Vaccine trials bring hope in battle against the coronavirus
Labs throughout the world are searching for an answer to the COVID-19 pandemic. Some seem to making progress, so says Dr. Nancy Nielsen, Senior Associate Dean of Health Policy at UB's Jacobs School of Medicine and Biomedical Sciences. Of the 100 vaccines in development, she says eight are in trials with human patients.
During her weekly appearance on WBFO, Nielsen provided background into a vaccine that is being tested at the medical schools of NYU and the University of Maryland. This particular vaccine used "the genetic material of this coronavirus and altered it."
The vaccine, Nielsen said, "would take messenger RNA, so not the virus itself, but messenger RNA, inject it into an individual."
"The individual then makes the spike proteins but without the virus there to cause trouble. Then the body makes the antibodies to it."
While she considers this to be an exciting approach, she notes, "never before has a genetic vaccine made it to market."
Nielsen offered some thoughts on the push in some parts of the country to reopen.
"I'm very concerned, actually. And I have friends who live in the states that are opening to one degree or the other. We anticipate when people start congregating, we're going to have an increase in cases.," Nielsen said.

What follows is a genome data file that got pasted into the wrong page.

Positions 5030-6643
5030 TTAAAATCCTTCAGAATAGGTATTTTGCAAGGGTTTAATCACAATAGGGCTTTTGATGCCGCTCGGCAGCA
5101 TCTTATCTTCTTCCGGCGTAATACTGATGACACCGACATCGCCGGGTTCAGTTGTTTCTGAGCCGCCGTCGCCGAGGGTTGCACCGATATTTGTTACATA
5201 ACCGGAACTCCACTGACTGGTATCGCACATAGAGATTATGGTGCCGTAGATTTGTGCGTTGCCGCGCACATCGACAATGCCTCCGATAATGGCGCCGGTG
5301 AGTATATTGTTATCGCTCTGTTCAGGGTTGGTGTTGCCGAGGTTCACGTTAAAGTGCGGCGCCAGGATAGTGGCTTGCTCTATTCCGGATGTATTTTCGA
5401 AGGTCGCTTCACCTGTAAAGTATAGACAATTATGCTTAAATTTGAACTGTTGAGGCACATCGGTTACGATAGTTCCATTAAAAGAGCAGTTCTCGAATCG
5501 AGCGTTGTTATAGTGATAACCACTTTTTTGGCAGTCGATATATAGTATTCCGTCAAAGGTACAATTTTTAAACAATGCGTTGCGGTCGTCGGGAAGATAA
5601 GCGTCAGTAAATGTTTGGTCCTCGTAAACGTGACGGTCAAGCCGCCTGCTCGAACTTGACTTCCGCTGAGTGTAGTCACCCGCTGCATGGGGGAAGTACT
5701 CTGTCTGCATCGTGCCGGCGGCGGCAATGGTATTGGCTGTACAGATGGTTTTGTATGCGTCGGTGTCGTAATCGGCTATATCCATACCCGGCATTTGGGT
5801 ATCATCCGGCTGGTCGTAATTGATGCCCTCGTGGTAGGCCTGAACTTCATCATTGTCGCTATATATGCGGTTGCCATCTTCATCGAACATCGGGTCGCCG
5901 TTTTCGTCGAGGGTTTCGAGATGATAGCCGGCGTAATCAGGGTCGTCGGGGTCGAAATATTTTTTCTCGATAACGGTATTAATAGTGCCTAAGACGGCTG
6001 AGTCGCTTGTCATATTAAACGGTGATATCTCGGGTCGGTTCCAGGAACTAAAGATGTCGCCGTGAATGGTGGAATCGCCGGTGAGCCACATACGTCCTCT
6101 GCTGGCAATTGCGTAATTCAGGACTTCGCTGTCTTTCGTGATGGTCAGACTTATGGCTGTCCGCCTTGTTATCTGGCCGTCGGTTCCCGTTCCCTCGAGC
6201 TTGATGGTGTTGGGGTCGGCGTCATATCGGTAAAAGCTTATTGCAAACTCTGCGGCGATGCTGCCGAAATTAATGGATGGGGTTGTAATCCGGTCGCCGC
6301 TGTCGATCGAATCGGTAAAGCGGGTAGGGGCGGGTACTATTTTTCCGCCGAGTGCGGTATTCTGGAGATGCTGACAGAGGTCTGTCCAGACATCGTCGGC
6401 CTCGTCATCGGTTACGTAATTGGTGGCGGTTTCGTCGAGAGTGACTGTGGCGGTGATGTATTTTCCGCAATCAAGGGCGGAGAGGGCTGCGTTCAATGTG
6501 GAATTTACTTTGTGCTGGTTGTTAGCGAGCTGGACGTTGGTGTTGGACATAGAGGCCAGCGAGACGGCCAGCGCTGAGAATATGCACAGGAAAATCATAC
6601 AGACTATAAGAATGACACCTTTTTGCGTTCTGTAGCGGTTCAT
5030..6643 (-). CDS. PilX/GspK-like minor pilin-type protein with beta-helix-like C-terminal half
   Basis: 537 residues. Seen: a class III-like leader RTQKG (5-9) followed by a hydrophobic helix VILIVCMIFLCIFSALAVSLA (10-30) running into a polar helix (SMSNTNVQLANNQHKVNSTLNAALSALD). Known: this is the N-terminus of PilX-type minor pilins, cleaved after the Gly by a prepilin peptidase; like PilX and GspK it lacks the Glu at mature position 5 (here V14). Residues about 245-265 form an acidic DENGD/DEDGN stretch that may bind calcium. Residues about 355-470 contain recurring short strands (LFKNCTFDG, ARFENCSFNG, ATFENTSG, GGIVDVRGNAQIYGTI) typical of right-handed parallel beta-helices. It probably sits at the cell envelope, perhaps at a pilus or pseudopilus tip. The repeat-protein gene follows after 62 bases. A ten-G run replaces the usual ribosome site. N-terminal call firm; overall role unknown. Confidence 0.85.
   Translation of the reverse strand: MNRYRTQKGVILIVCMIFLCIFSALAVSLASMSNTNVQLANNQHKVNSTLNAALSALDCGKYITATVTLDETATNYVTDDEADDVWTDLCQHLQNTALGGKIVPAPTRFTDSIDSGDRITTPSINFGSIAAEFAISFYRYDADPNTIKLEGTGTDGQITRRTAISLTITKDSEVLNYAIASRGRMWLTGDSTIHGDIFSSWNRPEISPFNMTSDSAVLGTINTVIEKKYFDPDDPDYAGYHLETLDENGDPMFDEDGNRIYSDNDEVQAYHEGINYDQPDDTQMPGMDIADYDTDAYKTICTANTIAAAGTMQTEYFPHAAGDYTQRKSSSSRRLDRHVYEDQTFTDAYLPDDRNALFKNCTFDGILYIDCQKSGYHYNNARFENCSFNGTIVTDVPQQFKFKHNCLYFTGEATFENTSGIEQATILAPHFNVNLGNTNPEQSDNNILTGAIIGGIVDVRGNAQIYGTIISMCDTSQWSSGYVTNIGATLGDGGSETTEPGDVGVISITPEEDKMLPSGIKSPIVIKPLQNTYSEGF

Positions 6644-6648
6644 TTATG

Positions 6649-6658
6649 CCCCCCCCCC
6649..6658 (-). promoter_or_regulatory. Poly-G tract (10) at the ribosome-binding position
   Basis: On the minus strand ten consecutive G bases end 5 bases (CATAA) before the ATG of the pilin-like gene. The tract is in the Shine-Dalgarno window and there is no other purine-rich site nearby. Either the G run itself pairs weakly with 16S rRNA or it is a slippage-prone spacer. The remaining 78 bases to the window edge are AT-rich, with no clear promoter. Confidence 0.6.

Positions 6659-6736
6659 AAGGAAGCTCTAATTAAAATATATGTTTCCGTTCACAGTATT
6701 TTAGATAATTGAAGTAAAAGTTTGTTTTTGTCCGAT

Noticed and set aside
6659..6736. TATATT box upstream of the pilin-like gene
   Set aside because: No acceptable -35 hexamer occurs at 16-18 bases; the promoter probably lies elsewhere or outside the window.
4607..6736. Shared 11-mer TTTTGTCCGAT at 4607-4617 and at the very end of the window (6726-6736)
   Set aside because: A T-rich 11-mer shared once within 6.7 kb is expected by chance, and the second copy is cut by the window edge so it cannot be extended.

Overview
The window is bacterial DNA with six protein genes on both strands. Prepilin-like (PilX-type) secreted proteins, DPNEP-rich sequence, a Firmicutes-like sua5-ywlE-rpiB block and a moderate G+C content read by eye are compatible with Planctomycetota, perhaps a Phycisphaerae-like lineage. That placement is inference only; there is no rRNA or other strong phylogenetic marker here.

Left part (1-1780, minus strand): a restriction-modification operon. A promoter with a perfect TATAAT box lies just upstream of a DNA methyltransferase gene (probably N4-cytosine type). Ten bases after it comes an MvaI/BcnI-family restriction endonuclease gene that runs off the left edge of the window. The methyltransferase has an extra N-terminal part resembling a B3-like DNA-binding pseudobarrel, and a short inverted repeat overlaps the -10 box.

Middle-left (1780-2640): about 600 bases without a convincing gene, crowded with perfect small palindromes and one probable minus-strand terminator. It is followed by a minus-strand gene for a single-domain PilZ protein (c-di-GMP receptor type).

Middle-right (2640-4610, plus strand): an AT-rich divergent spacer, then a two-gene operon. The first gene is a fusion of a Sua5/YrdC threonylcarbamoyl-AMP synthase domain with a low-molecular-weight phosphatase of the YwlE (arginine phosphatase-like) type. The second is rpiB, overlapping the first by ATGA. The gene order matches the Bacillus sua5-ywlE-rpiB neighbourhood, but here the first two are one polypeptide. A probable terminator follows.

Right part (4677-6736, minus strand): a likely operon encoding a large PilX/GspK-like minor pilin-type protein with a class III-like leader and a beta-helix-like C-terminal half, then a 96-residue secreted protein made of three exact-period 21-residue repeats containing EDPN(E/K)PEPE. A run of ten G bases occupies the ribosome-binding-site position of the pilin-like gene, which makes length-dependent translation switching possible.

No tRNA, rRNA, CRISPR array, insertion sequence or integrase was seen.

"To me, it was bizarre to open tattoo parlors and beauty salons. That makes much less sense to me than what Governor Cuomo is postulating that we begin by reopening construction, where people are really not that close together usually, and manufacturing."
Locally, Erie County appears behind much of Upstate New York when it comes to reopening. Nielsen says the high hospitalization rates of COVID-19 patients and the slow pace of testing for the coronavirus need to improve before sectors of the economy reopen.
Nielsen also offered an insight into Governor Cuomo's announcement that Eric Schmidt, the former CEO of Google, would assist the state's effort in rebuilding after the pandemic.
"He's one of the smartest guys I've ever met," said Nielsen, though she was uncertain of Schmidt's role in New York moving forward.
"But, you will not find a more innovative thinker anywhere."